Reforming R&D Tax Reliefs: The Government has said that it will merge the existing Research and Development Expenditure (RDEC) and SME schemes, with expenditure incurred in accounting periods beginning on or after 1 April 2024 to be claimed in the merged scheme. The notional tax rate applied to loss-makers in the merged scheme will be lowered from 25% as per the current RDEC scheme, to 19%.

In addition, the intensity threshold in the additional support for R&D intensive loss-making SMEs will be reduced from 40% to 30%. Ministers will also introduce a one year grace period, in order that companies that fall under the 30% qualifying R&D expenditure threshold can continue to receive relief for one year.

From 1 April 2024, R&D claimants will no longer be able to nominate a third-party payee for R&D tax credit payments, subject to limited exceptions, and no new assignments of R&D tax credits will be possible from 22 November 2023.

The Government will introduce a requirement that firms bidding for government contracts over £5 million from April 2024 will have to demonstrate they pay their own invoices within an average of 55 days, reducing to 45 days in April 2025, and to 30 days in subsequent years.

HMRC will rewrite guidance around the deductibility of training costs for sole traders and the self-employed, which will include clarifying the guidance to ensure that individuals can be confident that updating existing skills, maintaining pace with technological advances, or changes in industry practices are allowable costs when calculating the taxable profits of a business.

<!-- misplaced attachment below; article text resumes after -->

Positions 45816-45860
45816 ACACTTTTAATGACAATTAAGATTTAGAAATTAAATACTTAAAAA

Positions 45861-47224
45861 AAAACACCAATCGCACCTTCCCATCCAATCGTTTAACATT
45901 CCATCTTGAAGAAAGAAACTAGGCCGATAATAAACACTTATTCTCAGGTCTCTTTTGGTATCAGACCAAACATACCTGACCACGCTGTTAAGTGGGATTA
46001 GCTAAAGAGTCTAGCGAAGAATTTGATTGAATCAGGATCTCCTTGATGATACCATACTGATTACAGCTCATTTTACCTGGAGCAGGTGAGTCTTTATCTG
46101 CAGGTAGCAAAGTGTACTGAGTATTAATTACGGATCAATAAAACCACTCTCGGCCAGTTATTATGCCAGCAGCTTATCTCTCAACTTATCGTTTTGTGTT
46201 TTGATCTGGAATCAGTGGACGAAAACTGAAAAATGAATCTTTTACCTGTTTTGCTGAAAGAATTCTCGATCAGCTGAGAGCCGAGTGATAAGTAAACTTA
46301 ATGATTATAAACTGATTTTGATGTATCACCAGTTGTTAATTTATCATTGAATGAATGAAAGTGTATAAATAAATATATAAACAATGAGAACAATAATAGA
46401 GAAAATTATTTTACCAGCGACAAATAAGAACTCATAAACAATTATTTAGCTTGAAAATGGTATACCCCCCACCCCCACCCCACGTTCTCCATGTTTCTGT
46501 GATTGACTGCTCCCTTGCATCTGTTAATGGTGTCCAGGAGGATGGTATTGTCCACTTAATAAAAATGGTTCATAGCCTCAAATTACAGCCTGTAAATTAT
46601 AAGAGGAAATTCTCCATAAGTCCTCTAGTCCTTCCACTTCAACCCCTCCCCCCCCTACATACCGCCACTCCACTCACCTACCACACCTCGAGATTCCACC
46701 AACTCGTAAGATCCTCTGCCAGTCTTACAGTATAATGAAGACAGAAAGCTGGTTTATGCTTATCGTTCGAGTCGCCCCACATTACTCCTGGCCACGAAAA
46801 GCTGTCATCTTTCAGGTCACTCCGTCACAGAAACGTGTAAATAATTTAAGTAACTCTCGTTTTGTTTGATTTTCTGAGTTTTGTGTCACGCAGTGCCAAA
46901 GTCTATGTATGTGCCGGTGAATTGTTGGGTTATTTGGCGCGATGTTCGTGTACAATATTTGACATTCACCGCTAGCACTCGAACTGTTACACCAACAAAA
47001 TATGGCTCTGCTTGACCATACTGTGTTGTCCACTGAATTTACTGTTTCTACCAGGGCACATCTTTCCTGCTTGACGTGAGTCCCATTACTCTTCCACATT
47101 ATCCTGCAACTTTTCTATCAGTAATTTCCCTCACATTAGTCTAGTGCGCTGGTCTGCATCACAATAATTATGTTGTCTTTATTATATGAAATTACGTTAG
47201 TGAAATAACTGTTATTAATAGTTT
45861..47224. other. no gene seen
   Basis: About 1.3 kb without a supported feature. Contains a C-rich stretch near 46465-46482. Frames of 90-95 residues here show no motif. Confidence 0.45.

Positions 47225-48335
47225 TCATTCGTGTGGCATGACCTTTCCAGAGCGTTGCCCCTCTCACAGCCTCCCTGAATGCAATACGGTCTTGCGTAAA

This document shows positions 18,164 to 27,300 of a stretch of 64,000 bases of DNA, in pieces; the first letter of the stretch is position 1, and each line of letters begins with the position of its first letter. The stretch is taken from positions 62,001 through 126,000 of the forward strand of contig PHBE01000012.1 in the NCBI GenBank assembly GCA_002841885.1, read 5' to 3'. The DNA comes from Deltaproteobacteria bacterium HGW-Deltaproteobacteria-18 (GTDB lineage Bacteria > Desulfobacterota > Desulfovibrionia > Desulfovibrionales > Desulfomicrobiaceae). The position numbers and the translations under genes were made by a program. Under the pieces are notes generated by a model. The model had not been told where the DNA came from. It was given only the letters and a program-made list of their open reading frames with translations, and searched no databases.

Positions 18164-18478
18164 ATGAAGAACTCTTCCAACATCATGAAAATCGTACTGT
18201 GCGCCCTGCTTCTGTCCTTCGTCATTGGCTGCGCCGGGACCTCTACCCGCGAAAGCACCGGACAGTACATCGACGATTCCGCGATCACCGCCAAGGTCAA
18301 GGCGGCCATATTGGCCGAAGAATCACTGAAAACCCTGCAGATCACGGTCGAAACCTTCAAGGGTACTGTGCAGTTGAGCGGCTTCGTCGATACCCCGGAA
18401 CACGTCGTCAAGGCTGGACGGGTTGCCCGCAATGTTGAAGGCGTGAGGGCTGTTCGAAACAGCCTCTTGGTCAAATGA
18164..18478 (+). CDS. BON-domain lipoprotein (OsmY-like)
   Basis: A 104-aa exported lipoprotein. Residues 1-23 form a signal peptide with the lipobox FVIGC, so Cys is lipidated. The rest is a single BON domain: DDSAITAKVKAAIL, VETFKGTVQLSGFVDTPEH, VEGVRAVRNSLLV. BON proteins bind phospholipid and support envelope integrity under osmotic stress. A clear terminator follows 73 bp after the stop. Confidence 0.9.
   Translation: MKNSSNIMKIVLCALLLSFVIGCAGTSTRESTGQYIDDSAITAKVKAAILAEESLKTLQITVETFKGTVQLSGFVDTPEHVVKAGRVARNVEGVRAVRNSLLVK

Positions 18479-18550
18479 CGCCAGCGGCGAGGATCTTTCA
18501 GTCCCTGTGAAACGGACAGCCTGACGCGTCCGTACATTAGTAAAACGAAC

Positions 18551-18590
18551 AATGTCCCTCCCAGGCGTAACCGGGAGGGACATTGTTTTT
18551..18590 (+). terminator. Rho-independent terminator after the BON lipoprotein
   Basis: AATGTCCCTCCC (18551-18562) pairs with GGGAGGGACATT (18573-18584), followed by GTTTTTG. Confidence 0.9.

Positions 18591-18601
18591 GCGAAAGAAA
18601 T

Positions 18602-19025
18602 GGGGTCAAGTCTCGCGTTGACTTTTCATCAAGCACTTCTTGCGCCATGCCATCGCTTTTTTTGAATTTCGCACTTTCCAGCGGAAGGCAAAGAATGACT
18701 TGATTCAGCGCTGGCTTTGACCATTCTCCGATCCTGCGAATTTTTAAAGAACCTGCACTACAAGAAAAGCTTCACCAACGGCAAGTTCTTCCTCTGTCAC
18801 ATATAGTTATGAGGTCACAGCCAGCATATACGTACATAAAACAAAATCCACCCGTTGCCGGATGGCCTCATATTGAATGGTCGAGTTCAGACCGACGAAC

Following its review into the impact of Making Tax Digital (MTD) for Income Tax Self Assessment (ITSA) on small businesses, the Government will maintain the current MTD threshold at £30,000 and introduce design changes to simplify and improve the system. These changes will take effect from April 2026.

The Government is also legislating to ensure taxpayers, who join MTD from 6 April 2024, are subject to the government’s new, fairer penalty regime for the late filing of tax returns and late payment of tax.

Full expensing will be made permanent, enabling investments made by companies in qualifying plant and machinery, after 1 April 2026, to continue to qualify for a 100% first-year allowance for main rate assets, and a 50% first-year allowance for special rate (including long life) assets.

For 2024-25, the business rates small business multiplier in England will be frozen for a fourth consecutive year at 49.9p, while the standard multiplier will be uprated by September CPI to 54.6p

Following its recent consultation, the Government is expanding and simplifying the income tax cash basis for the self-employed and partnerships. These changes will take effect from 6 April 2024.

The Government has published its Payment and Cash Flow Review Report and responses to the consultation on the Payment Practices and Performance Regulations 2017 and the statutory review of the Small Business Commissioner, outlining measures to combat late payments.

There will be additional support to SMEs to access global markets through UK Export Finance including reviewing the products available for SMEs and enhancing the SME-focused support that is offered.

The Government will commit to funding for Growth Hubs in 2024-25.

A new industry task force will be created to rapidly explore how best to support SMEs to adopt digital technology to improve their productivity.

Minimum wage

The National Living Wage has been increased to £11.44 per hour from April next year. It will now extend to workers of 21 and 22 years of age. Previously, the National Living Wage only covered those over 23.